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thought that many more or less complete "Gospels" once extant have disappeared. Moreover, most critics are agreed that the existing Epistles of St Paul do not comprise the whole number which he wrote to the Churches.
The points raised in the second (2) and third (3) arguments are considered below.
(4) The question of originality cannot be decisively settled by an appeal to the style of the Greek Gospel. There are, however, certainly some characteristics in St Matthew's Gospel that seem to indicate a translation. The style is uniform, almost monotonous. Hebraisms are regularly and evenly distributed, not as in St Luke, prominent in some parts and altogether absent in others. The actual Hebrew words are few. This is what we should expect in a translation, but not in an original Gospel addressed principally to Jewish converts. St Matthew's Gospel deals with quotations from the Old Testament in a twofold manner. When the narrative is closely parallel with the other Synoptic Gospels, the quotations are also parallel following generally the text of the LXX., but presenting the same variations from that text which appear in the other Synoptic Gospels. But in those portions of this Gospel which are independent of the others, the quotations approach more nearly to the Hebrew text. This phenomenon must be taken into account in drawing any conclusion as to the existence of the Aramaic original.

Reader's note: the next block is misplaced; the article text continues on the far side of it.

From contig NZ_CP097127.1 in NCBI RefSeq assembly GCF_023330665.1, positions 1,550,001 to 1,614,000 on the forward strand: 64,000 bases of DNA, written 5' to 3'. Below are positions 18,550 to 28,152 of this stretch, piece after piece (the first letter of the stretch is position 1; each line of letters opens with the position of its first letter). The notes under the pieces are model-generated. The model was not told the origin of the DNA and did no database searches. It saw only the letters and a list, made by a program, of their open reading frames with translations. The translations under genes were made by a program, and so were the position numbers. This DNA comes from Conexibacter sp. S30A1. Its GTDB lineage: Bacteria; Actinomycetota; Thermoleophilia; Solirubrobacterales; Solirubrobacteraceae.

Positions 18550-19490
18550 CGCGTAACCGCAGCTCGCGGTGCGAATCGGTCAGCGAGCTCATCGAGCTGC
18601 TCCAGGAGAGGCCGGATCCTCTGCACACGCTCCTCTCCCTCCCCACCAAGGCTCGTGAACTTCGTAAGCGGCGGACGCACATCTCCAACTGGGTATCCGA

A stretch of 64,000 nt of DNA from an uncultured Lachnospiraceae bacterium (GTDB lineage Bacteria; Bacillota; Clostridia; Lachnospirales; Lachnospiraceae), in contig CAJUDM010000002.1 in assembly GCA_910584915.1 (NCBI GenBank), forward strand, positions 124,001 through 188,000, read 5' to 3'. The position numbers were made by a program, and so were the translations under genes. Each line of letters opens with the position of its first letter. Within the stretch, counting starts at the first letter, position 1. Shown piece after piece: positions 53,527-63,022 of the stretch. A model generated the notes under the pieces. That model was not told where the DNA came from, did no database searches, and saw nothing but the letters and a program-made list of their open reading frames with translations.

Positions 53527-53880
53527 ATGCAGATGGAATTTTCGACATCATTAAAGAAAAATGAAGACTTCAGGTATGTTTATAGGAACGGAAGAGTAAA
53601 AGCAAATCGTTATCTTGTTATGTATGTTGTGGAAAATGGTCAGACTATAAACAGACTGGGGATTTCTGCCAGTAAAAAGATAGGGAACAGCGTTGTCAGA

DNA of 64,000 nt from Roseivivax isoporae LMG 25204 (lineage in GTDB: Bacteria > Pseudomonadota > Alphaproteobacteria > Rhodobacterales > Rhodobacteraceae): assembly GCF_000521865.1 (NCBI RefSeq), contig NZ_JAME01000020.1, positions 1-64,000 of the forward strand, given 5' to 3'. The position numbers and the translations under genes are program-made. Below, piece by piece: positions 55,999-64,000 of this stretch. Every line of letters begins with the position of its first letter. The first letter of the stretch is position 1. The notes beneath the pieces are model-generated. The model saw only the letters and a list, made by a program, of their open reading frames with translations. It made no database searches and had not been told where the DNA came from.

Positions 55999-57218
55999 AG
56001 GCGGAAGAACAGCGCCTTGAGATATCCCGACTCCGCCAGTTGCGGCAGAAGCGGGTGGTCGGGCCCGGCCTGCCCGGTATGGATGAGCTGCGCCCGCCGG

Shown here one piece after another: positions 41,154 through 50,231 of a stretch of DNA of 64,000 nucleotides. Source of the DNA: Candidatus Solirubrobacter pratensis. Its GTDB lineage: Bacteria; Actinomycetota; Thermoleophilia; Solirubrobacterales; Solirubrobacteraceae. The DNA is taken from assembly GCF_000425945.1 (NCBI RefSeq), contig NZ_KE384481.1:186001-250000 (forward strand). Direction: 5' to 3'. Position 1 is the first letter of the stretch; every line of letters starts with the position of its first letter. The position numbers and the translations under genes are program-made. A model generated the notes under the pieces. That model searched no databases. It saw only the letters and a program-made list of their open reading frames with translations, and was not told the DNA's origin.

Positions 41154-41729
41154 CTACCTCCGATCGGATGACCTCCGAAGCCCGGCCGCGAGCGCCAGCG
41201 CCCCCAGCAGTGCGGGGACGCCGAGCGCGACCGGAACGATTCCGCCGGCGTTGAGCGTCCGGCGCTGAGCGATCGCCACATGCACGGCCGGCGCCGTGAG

The following theory is advanced as a natural way of explaining the facts. It can hardly be doubted that St Matthew in the first instance composed a Gospel for the use of the Palestinian Jews. But on the disruption of the Jewish polity Aramaic would cease to be intelligible to many, and the demand would come for a Greek version of the Gospel according to St Matthew. How would this demand be met? Either Matthew himself, or else some faithful scribe, would use the Hebrew Gospel as the basis of a Greek version. Many of the familiar parables and sayings of Jesus, which were orally afloat in all the Churches, he would (for the sake of old association) incorporate with little alteration, but he would preserve throughout the plan of the original, and, in passages where the special teaching of this
Gospel came in, the version would be a close rendering of the Aramaic. This theory explains the verbal coincidence of some parts of St Matthew's Gospel with the parallel Synoptic passages, and accounts for the facts in regard to the quotations stated above.
Such a version, especially if made by St Matthew himself, would indeed be rather an original work than a translation, and would speedily in either case acquire the authority of the original Aramaic. Accordingly we find that even those writers who speak of the Hebrew Gospel themselves quote from the Greek version as authoritative.
(A) Miracles. (B) Parables. (C) Discourses. peculiar to this Gospel.
(1) A large part of the sermon on the Mount.
(4) The blessing pronounced on Peter
(8) The description of the judgment
..xi. 28-30. .xii. 36, 37. ..xvi. 17-19.
(6) The rejection of the Jews......